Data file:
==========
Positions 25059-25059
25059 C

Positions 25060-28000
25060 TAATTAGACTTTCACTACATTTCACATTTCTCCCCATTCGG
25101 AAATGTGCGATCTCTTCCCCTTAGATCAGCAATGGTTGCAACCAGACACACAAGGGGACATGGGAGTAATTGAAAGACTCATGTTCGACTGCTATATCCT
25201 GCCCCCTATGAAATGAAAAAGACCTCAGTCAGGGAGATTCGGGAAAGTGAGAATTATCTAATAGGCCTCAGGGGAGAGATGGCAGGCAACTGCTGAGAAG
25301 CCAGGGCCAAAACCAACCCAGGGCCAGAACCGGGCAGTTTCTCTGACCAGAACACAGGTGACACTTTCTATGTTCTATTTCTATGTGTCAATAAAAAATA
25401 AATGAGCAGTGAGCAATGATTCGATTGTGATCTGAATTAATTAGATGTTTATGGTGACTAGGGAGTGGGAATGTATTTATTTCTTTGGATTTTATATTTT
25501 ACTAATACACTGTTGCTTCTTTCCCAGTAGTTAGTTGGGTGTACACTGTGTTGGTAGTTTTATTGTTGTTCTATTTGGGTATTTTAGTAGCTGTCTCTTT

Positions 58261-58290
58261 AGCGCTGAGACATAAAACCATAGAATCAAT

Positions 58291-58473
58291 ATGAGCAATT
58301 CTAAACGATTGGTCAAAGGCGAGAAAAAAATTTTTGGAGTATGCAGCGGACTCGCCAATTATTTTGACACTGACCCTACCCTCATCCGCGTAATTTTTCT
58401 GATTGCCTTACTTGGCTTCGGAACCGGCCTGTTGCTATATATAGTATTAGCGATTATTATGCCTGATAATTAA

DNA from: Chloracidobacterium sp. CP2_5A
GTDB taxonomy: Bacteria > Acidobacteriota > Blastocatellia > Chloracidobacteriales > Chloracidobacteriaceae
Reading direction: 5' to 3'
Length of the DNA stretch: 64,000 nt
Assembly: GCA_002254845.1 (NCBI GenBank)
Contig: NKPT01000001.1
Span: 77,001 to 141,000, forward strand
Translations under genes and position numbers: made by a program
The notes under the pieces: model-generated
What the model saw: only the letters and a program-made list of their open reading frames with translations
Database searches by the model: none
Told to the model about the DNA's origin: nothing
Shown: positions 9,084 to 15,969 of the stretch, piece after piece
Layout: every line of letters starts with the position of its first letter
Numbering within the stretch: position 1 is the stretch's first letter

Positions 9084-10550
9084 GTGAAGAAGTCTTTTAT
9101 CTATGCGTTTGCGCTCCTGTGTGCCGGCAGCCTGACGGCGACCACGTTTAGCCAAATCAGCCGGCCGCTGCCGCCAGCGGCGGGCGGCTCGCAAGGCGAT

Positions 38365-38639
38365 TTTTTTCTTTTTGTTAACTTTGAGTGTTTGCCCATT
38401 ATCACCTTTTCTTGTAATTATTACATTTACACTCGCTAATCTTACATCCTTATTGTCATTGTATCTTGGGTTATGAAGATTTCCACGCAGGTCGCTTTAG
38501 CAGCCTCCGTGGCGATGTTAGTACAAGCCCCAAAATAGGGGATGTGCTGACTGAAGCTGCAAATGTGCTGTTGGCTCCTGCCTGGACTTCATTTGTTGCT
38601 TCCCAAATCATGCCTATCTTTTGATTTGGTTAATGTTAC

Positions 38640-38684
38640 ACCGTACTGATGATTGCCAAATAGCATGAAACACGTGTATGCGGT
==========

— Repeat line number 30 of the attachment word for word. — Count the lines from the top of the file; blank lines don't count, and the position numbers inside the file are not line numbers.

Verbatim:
Numbering within the stretch: position 1 is the stretch's first letter